REfugee Nativity 21

Gillian Fitch, one of our Fitzroy creatives came up with a Refugee Nativity. No room at the Inn is marginalised enough but the refugee image makes a powerful visual statement as Syrian refugees risk their lives for a new life in Europe and Afghanistan refugees might soon join us too.

Jesus of course was a refugee as a baby so Gillian's image is a blending of two early stories in Jesus life. It reminded me immediately of Josh Ritter's song Gospel Of Mary. 

Ritter takes the traditional Biblical story of Jesus, Mary and Josephescaping as refugees into Egypt and gives it a modern slant. Another family of three is escaping, seeking safety. 

It would seem obvious that Ritter, an American writing to a predominantly American audience, would be setting their story among those seeking refuge in America but it fits with our own strivers for a new life too.. 

This little family sets out with hope of something better:


We prayed our prayers, we broke our bread

With others who had even less

Till finally all we had were dreams

And we hoped that they would fill us


Soon however the sinister world of the modern refugee kicks in. Duped for a place in a container, Joseph dies, eventually Mary is put in chains and in the end she and her son are separated. 

Ritter’s song is clearly in the tradition of the American protest singer. It is asking serious questions of a government that is continually going against the idea of America, particularly when it comes to immigration. Those words on the Statue of Liberty seem so sadly neglected:


"Give me your tired, your poor,

Your huddled masses yearning to breathe free,

The wretched refuse of your teeming shore.

Send these, the homeless, tempest-tost to me,

I lift my lamp beside the golden door!”


Eventually Ritter brings it all around to the original Mary, Joseph and baby. The ancient texts of Scripture are full of migrants. From Genesis to Revelation the entire Bible is about people moving countries. So it is with Jesus. As Ritter sings:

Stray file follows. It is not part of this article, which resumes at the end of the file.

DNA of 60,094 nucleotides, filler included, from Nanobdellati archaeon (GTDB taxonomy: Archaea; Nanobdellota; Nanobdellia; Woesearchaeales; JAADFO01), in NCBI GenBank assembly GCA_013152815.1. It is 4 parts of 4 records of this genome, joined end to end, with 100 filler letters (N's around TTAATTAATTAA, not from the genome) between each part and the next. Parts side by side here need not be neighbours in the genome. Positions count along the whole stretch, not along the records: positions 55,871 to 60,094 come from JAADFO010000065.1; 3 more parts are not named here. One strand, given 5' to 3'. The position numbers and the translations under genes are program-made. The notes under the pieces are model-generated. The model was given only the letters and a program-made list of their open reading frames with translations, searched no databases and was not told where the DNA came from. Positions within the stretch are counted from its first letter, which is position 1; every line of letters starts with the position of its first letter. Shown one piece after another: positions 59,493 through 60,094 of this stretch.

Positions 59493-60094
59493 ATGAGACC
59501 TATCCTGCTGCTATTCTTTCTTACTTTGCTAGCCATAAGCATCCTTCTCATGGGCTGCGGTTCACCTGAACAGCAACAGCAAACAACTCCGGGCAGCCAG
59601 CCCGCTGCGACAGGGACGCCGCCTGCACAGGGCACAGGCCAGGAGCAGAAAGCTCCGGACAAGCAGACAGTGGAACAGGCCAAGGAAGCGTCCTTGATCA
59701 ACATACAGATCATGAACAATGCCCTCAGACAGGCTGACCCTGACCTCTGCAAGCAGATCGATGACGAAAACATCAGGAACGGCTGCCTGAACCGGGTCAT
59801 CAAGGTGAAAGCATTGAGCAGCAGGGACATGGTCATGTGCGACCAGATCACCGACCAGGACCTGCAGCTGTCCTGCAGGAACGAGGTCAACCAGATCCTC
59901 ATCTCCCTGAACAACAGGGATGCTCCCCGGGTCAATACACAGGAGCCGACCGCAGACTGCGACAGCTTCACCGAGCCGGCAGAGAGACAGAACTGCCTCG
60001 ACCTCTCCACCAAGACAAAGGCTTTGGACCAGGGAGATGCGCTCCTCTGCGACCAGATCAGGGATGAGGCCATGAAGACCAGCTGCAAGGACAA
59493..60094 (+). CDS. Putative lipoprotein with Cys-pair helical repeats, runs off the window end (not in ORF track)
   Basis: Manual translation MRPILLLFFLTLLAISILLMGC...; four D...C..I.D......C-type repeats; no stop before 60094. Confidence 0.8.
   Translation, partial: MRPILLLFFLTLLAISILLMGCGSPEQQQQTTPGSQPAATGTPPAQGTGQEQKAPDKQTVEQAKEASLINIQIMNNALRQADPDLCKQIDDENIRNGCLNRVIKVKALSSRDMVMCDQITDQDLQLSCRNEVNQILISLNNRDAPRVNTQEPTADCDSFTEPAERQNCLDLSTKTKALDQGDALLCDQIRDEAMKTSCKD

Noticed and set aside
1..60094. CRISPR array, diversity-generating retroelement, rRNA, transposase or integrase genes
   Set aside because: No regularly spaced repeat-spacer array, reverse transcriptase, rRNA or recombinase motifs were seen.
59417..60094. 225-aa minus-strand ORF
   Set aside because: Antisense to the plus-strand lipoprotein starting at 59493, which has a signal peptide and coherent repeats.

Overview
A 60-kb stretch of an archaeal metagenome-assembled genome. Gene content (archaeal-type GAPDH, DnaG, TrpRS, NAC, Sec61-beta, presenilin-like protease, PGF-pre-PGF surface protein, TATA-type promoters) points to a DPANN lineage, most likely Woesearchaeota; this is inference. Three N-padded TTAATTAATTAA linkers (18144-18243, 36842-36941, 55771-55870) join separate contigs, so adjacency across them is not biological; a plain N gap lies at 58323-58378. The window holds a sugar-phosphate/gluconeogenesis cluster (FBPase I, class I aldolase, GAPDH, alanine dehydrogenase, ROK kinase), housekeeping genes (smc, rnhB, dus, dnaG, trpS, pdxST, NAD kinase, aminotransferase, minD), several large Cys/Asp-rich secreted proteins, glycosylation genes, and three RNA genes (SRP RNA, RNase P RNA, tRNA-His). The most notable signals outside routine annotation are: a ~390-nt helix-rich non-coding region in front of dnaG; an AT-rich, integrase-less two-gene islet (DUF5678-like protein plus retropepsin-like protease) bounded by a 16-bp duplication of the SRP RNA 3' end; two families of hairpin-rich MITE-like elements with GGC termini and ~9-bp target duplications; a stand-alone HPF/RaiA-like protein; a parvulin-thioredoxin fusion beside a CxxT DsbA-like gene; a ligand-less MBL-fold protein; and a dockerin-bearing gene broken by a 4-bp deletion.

The holy family got away

A simpler time, a simpler place

And Egypt stretched out it's great hand

To welcome them with mercy


Egypt is set up as a more merciful place than present day America. Is that a judgement itself? Even if that isn’t intended and just suggests that other generations and peoples were more welcoming than America, judgement is coming.

Ritter doesn’t hit the wall and miss with his closing verses. There are echoes of Bob Dylan’s Masters Of War:


And you who stood at your great gates

Watched us as we met our fate

Then took our pride and stole our babes

You will one day die of something


Then the last lines of damnation:


May the pain within you dwell

And may it follow you to hell

All alone in a lonely cell

Forever unforgiven


It is early 60’s Dylan at his best, his folk singing ghost haunting us with the power of truth at the dawning of the third decade of the their millennium. 

The developed world is so fantastically wealthy that we cannot dare let those who have nothing eat into our entitled decadence. The baby in that original manger is speaking out of the nativity’s prophetic poetry - we cannot serve God and money. What we do to the least of these who do for God.